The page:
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  • Writer's pictureNatalie H.

Herbs for Restless Leg Syndrome

A beautiful thicket of black cohosh. You can grow it in western Washington!

I've recently been suffering from restless leg syndrome and I can't tell you how annoying it is! My heart goes out to those who suffer this for many years. As with anything that happens to me, I turn to herbs, and I have found some very effective solutions and wisdom I'd like to share.

Restless leg syndrome, and many muscle spasms for that matter, is often due to liver wind (a metaphorical term from Chinese medicine). The "wind" we are referring to here does not mean the wind that knocks trees over, though it does share some characteristics with that type of wind. Almost no name in Chinese medicine is arbitrary, many of which create metaphorical imagery to help us understand the body in more poetic terms.

The liver controls "the sinews" which refers to the tendons, ligaments and to some extent, the muscles and nerves. That means that those tissues rely on nourishment from the liver to remain healthy. This makes a lot of sense from a western context, as glycogen is stored in the liver and transported to tissues as needed. If the tissues do not receive proper nourishment, they will ache and be prone to injury.

What causes this wind, you say? Liver blood deficiency is the most common cause of liver wind. (yes, another Chinese medicine term). Some key symptoms of liver blood deficiency are dizziness, exhaustion, muscle cramps and numbness, paleness, dry brittle hair and nails, seeing black floaters in the vision, blurred vision (the liver also effect the eyes), dull headaches and difficulty going to sleep with excessive dreaming (a terrible combo with restless leg!). I have also found that people who menstruate who have defieicnt liver blood break out around the corners of their mouth at certain times of the month. The last thing I'll say about liver blood, is that it is most often caused by a weak spleen (because the liver may store blood but the spleen makes it). I am not discussing the spleen in this article, because we would be here all day with all the opinions I have on that, just rest assured that the rabbit hole always goes deeper, but you should find something useful in the confines of this article.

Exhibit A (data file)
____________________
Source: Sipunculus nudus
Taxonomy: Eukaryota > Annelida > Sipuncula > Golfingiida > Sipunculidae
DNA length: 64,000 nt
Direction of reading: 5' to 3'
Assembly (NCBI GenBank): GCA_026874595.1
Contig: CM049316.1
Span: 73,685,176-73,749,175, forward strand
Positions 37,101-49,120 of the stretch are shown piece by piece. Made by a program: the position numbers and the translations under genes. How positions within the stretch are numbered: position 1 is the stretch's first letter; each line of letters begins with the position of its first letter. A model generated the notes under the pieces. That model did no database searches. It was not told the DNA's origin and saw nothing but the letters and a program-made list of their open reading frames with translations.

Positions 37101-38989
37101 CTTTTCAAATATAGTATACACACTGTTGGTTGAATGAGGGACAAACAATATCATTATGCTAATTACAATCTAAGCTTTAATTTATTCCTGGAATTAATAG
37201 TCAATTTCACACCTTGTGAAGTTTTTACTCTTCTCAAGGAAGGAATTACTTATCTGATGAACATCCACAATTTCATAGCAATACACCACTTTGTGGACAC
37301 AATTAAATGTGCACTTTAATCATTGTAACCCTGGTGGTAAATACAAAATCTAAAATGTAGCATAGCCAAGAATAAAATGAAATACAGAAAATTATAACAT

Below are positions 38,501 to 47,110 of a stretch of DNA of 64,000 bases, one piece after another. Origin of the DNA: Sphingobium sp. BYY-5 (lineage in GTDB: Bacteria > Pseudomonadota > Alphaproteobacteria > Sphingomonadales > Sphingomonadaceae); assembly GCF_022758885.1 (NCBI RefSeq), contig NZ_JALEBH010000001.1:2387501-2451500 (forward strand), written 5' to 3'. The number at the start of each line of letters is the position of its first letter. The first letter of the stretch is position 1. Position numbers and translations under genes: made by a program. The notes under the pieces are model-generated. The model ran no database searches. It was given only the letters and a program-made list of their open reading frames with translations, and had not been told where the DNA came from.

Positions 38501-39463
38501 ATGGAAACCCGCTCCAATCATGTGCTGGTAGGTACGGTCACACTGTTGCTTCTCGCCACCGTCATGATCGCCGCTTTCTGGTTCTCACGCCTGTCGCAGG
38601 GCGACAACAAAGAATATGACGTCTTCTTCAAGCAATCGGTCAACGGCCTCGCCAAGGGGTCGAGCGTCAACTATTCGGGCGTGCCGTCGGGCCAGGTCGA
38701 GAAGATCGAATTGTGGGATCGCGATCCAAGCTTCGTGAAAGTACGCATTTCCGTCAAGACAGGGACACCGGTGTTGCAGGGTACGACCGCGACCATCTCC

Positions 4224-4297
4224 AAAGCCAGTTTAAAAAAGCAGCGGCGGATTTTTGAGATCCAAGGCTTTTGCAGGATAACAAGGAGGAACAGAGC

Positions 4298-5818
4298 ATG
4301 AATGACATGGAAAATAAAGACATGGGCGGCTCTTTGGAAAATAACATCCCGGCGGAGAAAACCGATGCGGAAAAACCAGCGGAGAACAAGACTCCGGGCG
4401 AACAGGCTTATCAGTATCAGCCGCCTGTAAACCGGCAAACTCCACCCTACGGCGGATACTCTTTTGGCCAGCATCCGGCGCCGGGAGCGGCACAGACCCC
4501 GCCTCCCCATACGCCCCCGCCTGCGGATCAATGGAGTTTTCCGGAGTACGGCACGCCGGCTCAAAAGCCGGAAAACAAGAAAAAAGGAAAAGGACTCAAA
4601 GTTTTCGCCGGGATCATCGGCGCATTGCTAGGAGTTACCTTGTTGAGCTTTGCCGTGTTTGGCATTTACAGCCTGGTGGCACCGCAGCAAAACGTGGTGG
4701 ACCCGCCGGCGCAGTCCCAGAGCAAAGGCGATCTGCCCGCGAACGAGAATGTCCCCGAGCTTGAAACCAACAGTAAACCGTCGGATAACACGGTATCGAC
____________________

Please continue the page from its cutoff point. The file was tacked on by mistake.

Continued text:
I read in a big fat textbook that I can't be bothered to sift through for a citation that "to tonify blood is to extinguish wind". You can imagine that lack of blood leaving a void in the areas that blood normally fills (use your imagination here and let go of the literal for a moment). That void is much like a desert in that just a gust of wind can turn into a great dust devil, tornado, or even a sandstorm due to lack of proper nourishment (trees and water). Deficient liver yin and extreme heat can also cause liver wind, but those are outside the scope of this article and I'll leave you to do your own research there.

Knowing what we now know about the liver controlling the sinews, and wind as something that is drummed up by a lack of blood or yin, it is natural that "liver wind" would result in twitching, spasms, convulsions, vertigo, dizziness and numbness Just like a grocery bag flapping on rock at the beach, so too do your muscles flap when wind is stirred.